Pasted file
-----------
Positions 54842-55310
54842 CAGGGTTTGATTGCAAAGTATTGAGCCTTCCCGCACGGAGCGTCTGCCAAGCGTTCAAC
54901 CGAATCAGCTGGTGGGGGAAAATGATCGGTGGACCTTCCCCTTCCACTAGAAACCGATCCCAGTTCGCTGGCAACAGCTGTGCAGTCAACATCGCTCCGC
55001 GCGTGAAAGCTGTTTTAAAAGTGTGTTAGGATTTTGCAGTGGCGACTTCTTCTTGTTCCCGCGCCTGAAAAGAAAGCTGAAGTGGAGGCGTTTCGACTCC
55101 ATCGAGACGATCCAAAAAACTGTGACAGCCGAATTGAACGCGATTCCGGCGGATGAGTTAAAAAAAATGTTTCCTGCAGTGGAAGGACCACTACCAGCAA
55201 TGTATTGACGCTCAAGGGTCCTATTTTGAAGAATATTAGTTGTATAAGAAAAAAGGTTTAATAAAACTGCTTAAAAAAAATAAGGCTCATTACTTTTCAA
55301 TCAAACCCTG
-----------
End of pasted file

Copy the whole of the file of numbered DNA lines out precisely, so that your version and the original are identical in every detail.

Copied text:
Positions 54842-55310
54842 CAGGGTTTGATTGCAAAGTATTGAGCCTTCCCGCACGGAGCGTCTGCCAAGCGTTCAAC
54901 CGAATCAGCTGGTGGGGGAAAATGATCGGTGGACCTTCCCCTTCCACTAGAAACCGATCCCAGTTCGCTGGCAACAGCTGTGCAGTCAACATCGCTCCGC
55001 GCGTGAAAGCTGTTTTAAAAGTGTGTTAGGATTTTGCAGTGGCGACTTCTTCTTGTTCCCGCGCCTGAAAAGAAAGCTGAAGTGGAGGCGTTTCGACTCC
55101 ATCGAGACGATCCAAAAAACTGTGACAGCCGAATTGAACGCGATTCCGGCGGATGAGTTAAAAAAAATGTTTCCTGCAGTGGAAGGACCACTACCAGCAA
55201 TGTATTGACGCTCAAGGGTCCTATTTTGAAGAATATTAGTTGTATAAGAAAAAAGGTTTAATAAAACTGCTTAAAAAAAATAAGGCTCATTACTTTTCAA
55301 TCAAACCCTG